I don’t wanna bore you with this/oh but Scot Lehigh Scot Lehigh Scot Leeeehigh…
POLITICIANS, PAUL Tsongas used to warn, too often treat the business sector as though it’s an ATM machine, tapping it constantly for cash without worrying about replenishing the account.
That’s a pretty fair description of what’s been happening here in the last few years.
… There’s a tendency among some to see the private sector as a rich (and selfish) realm that can be taxed with little consequence. Certainly the governor has presented his tax changes as mere loophole closings that should have no ill effects. But basic economics tells you that an increase in the business tax burden has to be felt in one or more of the following ways: The price of products and services will rise, or there will be less money for wage increases, or profits will fall.
Uggggghhhh. Scot, let’s think this through: OK, you’re right, there are unintended consequences to raising corporate taxes/closing loopholes, whatever you want to call it. Sure. There are also consequences to leaving property taxes the way they are. There are consequences to not investing in all-day kindergarten (for instance), or trains, or public universities. There are consequences to dipping into the rainy day fund. Everything’s got consequences, OK?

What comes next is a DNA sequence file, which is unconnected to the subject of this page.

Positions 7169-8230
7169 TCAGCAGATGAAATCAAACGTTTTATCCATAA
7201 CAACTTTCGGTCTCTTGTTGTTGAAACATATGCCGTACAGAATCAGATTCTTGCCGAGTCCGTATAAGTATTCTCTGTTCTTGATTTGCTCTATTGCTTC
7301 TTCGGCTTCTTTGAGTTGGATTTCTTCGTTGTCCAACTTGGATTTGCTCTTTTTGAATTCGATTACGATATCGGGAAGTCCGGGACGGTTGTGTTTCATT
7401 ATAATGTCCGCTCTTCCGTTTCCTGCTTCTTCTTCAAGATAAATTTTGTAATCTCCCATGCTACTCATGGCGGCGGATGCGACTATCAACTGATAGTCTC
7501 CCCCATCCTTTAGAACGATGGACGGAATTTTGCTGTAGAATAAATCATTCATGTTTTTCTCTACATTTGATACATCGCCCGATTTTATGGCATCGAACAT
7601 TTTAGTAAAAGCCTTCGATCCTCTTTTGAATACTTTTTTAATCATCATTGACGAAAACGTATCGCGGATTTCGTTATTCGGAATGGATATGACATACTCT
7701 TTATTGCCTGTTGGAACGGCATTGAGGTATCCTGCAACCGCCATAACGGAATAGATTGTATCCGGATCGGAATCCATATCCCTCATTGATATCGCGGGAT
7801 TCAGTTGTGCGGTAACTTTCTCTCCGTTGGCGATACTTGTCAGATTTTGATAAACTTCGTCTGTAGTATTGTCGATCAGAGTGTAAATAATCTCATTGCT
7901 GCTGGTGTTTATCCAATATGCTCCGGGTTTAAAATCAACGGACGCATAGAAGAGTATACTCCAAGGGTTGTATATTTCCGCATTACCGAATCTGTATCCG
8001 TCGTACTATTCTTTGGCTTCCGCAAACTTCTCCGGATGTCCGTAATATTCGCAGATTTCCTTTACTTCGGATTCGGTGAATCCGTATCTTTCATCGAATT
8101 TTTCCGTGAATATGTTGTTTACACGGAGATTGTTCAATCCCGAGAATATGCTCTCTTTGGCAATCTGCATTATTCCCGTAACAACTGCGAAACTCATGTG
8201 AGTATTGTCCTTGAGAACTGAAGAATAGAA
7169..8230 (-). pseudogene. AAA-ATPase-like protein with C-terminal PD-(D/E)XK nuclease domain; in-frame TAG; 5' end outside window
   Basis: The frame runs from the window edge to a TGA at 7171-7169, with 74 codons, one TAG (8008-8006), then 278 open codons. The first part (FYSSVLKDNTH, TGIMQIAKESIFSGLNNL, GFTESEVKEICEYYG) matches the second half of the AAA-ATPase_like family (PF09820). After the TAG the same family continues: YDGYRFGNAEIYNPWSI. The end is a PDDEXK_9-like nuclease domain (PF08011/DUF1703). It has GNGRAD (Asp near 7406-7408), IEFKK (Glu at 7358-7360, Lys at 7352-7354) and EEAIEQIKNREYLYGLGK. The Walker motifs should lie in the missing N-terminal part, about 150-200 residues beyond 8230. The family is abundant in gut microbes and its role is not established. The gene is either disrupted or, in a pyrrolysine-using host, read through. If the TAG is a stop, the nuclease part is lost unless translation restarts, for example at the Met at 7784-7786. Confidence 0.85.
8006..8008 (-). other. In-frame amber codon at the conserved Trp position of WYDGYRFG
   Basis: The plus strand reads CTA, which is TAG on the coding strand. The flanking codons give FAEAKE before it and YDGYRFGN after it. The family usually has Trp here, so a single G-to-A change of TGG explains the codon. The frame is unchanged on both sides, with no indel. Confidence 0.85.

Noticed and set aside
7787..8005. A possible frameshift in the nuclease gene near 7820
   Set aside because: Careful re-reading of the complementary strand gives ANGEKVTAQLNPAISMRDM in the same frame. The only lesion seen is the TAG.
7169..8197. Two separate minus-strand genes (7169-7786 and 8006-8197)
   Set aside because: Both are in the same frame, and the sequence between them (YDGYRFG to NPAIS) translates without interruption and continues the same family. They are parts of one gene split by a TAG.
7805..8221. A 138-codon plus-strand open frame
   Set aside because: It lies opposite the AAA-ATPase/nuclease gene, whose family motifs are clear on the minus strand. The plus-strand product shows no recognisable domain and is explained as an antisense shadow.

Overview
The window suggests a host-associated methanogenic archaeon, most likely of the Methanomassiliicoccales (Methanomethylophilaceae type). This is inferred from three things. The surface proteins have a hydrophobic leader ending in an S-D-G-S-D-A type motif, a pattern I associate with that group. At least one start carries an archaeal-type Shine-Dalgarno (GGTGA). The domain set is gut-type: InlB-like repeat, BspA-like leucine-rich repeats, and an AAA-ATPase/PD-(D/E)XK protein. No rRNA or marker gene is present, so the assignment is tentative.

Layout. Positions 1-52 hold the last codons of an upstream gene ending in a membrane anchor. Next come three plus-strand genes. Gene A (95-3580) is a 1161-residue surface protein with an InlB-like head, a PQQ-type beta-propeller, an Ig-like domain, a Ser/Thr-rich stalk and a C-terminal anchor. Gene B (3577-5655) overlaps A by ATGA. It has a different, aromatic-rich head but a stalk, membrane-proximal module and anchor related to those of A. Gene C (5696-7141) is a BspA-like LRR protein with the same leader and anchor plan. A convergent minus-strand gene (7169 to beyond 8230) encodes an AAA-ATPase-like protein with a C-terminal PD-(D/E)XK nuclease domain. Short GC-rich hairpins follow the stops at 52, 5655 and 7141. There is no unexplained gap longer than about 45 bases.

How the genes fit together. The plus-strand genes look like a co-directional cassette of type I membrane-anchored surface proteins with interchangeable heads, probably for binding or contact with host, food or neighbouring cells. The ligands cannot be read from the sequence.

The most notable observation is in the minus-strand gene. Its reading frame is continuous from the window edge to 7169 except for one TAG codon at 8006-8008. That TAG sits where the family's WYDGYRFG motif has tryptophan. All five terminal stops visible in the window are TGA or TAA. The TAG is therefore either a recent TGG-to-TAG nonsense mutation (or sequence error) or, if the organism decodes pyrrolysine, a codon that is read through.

So as Lehigh later deigns to point out, MA is still 40th in corporate taxation. So even after the litany of really bad stuff that Romney did and Patrick’s proposing … we’re still dealing from a position of strength. And would Lehigh like to defend the actual litany of loopholes that Patrick proposes to close? Let’s be specific, huh?
Our problem is our overall cost of doing business, including things that are largely out of the state government’s control, like the cost of real estate. But Gov. Patrick seems to realize that it’s not just the cost of doing business in MA that we need to address; it’s the cost/benefit ratio. You just can’t have our Greater Boston economy in Ohio or Alabama, for instance. The things we have to offer are an amazingly well-trained workforce, good schools, mature infrastructure, etc. So we’ve got to play to our strengths. If MA isn’t going to be cheap, at least it can be high-value. We’re losing that edge, too.
(And does Lehigh have a plan for shoe-horning municipal unions into the Group Insurance Commission? I’m all for it, but maybe there’s a reason this wasn’t the first thing Patrick did; maybe it’s not the low-hanging fruit we think it is. Don’t know.)